Interconnections of business

There was no public gnashing of
teeth, rending of clothes or wails of regret when Endo Pharmaceutical announced
last year that it was pulling out of Chadds Ford. Then, as now, the public
reaction is a muttered, “That stinks,” as one person said.

The commenter was correct. It
stinks for the township, but possibly more for other businesses in the area.

Part of the reason Endo is
leaving is that projections indicate its future work force will be coming from
other areas that make East Whiteland a more central location. However, township
ordinances and the bureaucratic process also come into play. The corporate
decision was to get all employees under one roof, not the three buildings it
now leases in Painters Crossing.

According to Mark Eisenhardt of
The Henderson Group, Endo’s current landlord, it didn’t help that there’s an
ordnance against buildings more than 40 feet tall. He added that the history of
getting the current three buildings approved — how slow the process was — also influenced
Endo’s decision to leave.

This is not like the loss of
the three shops — the deli, the coffee shop and the book and toy store — that
all closed last year. They were retail establishments that had a clientele.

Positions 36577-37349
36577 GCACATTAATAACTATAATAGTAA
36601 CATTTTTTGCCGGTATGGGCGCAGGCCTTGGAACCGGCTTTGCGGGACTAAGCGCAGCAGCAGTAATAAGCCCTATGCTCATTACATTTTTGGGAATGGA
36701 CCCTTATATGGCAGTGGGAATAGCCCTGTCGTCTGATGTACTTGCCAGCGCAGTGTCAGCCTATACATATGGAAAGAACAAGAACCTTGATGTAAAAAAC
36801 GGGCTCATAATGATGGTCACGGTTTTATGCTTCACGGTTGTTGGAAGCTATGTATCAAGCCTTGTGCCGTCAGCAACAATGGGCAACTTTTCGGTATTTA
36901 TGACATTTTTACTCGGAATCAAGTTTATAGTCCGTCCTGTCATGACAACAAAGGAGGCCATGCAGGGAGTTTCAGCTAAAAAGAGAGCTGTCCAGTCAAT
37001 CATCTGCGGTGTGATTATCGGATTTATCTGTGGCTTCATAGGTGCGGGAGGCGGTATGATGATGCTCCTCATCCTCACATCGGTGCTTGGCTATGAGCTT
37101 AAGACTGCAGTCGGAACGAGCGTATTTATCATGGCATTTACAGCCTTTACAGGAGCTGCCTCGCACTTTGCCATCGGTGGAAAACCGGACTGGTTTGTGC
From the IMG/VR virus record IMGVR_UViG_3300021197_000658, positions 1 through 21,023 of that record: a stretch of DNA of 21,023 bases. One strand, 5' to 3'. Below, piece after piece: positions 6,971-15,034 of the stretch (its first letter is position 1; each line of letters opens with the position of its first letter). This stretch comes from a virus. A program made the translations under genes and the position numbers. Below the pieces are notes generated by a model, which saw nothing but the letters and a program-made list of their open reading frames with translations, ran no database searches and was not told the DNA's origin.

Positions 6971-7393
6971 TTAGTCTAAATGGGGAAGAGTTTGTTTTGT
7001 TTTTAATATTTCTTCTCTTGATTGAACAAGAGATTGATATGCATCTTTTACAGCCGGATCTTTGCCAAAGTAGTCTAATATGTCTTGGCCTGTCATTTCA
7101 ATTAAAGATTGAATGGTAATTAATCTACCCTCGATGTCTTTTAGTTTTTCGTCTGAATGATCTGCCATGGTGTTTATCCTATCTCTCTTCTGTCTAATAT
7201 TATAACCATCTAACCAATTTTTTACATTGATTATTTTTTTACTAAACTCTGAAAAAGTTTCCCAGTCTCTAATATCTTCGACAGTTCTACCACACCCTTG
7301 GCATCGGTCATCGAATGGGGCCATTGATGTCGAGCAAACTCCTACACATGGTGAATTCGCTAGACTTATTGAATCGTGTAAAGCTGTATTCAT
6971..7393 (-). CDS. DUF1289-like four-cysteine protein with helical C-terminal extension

While people liked the shops, business was down and the patrons lost. That’s
not the case with Endo. Endo is still alive and serving its pharmaceutical

What stings for the township is
the loss of an estimated $22,000 per year in tax revenue. That figure came from
Joe Barakat, Chadds Ford Township manager.

Whether one considers that to
be a large sum for a small municipality is debatable, but there’s really no
good way for the township to make up the loss. As Supervisors’ Vice Chair
Deborah Love said, it really can’t. The township can only hope that the
landlord can fill those soon-to-be-vacant buildings.

Does the township need the
money? Don’t we all?

Joking aside, the township does
not supply a lot of services, but it has to pay for those it does supply. It
pays for the salting and plowing of township roads when needed and repairs its
roads through the annual Road Program.

It has also kept taxes low.
This was the first year in many in which taxes rose, but the millage rate is
still less than a mill, 0.787 mills to be exact.

But there is a symbiotic
relationship among businesses. Neighboring retailers will suffer with the loss
of Endo and its employees. It’s the gas stations, restaurants and other small
businesses in Painters Crossing that will suffer the loss of business from the
Endo employees who will no longer be around.

The only thing that will help
is to get new tenants for those three buildings. The township should do what it
can to facilitate that happening.

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